I’ll be heading home in a couple hours since that is when the science ends and the political firestorm takes off. I don’t totally regret that I’m going home for the really interesting part though since I wouldn’t be able to see it if I were here anyway. Denmark seems to have underestimated the number of delegates that this conference would draw while overestimating the size of their facility. The Bella center, as beautiful as it is, has a capacity of 15,000. With 5,000 members of the press and an influx of many thousands of party delegates inbound in the coming days, there is very little room for the ~20,000 NGO delegates. Each delegation is being given a small handful of secondary badges that will be needed from today on. Connie Hedegaard met with all of the NGO delegates yesterday and first asked us to not let up on the pressure, and then qualified that in response to a question with the apology that it’ll be so much harder to do that once the NGO delegate allotment vanishes in response. Again, a question answered so tactfully that I forgot the main reason people are grumpy is that we’ve been put in too small of a facility.
That said, I do wish there were a way I could sit in on the 16th of December speeches. They’ll go from noon to roughly 2 a.m. on the 17th… but how awesome would it be to hear a litany of speeches on climate change from some of the most powerful and controversial people of our era. The speaker list seems to change every day, but right now it includes Hugo Chavez, Jose Manuel Barroso, Saad Harriri, Felipe Calderon, Kevin Rudd, Wen Jiabao, Hosny Mubarak, Prince Albert II of Monaco (winner of the Roger Revelle Prize at Scripps and advocate of ocean acidification research), Mahmoud Ahmadinejad, Luiz da Silva, Myung-bak Lee, Zapatero, Nicolas Sarkozy, Silvio Berlusconi, Hsien Loong Lee, and Gloria Arroyo. The number of other heads of state speaking are really too numerous to count… these are just the names that I recognize from listening to NPR too much… I’m not sure if Berlusconi is on the list still and I didn’t check yesterday.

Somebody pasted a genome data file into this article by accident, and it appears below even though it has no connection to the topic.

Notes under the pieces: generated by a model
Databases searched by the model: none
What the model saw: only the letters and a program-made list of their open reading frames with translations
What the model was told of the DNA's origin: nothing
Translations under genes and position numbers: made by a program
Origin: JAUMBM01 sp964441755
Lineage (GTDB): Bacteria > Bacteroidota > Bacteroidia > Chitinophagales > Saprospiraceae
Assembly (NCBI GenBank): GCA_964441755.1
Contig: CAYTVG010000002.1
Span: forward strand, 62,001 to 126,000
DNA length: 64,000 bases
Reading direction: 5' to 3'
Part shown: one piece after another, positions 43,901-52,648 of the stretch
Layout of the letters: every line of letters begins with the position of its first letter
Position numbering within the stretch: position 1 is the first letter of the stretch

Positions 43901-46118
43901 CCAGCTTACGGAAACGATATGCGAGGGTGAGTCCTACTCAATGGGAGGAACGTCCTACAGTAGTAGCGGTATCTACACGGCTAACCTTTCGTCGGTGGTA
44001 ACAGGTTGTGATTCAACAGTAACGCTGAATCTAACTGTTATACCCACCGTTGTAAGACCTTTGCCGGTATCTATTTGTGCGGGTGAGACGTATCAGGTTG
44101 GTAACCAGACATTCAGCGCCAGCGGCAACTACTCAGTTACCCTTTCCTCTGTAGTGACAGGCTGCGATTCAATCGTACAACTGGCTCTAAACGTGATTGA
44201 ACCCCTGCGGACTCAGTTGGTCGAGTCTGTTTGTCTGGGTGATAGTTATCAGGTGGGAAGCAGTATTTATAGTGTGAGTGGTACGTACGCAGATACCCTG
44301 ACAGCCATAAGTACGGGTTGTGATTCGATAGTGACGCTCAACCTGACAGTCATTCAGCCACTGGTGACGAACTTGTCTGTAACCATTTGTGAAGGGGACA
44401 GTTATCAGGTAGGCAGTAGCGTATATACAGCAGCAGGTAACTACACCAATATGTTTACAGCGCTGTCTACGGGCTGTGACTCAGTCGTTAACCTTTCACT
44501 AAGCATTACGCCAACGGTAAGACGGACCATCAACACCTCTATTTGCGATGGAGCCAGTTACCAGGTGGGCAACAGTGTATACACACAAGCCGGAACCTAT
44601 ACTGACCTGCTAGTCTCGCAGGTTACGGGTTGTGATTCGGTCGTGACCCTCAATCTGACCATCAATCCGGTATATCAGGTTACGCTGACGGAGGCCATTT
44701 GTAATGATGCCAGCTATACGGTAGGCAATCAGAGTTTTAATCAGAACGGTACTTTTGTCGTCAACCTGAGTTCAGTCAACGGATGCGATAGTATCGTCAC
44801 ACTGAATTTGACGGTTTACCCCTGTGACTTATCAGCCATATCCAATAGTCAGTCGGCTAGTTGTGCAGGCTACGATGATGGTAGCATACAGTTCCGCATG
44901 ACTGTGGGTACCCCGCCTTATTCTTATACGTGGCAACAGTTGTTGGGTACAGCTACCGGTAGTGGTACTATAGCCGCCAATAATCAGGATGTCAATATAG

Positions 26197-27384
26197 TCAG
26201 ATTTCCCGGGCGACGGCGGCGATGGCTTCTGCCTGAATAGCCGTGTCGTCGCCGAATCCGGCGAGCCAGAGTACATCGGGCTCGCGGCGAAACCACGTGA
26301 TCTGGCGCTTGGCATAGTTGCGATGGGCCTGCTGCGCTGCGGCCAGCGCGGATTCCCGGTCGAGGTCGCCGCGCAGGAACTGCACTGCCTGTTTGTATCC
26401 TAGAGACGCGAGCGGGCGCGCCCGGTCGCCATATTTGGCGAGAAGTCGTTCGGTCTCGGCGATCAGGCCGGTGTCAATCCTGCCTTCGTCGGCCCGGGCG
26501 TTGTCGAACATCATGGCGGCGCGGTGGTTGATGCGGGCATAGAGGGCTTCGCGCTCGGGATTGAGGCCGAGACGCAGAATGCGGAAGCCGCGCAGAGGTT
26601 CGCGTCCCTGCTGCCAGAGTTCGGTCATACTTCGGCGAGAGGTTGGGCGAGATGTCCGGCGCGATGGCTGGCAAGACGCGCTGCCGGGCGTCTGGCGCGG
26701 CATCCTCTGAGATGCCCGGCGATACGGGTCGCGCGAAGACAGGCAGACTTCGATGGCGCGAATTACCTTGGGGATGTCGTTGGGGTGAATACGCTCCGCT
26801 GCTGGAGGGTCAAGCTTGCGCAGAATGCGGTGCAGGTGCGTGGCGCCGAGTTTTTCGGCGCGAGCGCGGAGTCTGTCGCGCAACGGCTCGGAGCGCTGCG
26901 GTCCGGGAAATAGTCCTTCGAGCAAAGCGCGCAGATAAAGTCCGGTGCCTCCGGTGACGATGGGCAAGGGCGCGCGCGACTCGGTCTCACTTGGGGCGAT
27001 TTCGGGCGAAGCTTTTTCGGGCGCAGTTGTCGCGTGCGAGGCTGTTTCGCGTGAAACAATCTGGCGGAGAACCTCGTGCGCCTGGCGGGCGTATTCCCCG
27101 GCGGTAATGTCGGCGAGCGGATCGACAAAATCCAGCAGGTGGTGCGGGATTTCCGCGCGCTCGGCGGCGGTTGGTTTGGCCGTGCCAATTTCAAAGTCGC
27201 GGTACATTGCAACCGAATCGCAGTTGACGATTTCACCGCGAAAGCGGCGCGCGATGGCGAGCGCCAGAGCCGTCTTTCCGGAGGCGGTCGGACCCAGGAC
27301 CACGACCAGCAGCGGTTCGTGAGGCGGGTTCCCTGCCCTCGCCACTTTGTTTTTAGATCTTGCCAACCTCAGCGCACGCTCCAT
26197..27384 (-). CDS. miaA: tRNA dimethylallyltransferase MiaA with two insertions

Yesterday saw the walkout of the G77 and a bizarre hoax played on Canada.
Also I was lucky enough to be present when two people from countries that don’t officially exist had a conversation over lunch. A girl from the British Virgin Islands was talking to me, Grant, and another girl from Taiwan about how her country was in a tough spot… as part of Britain they are an “Annex 1,” or rich, country, but as a developing island region they hardly have the resources to battle sea level rise much less reduce their own emissions. The assumption under Kyoto was that Britain would help, but, if I understood correctly, her region has so far seen 20,000 pounds from the mainland on this issue. The girl from Taiwan then pointed out that she was in the equal and opposite situation… as a developed region that was lumped officially into China under Kyoto her region had no emission reduction responsibility under Kyoto.
Ok, I’m headed home now. Good luck Copenhagen!
–Brendan Carter, Scripps Oceanography graduate student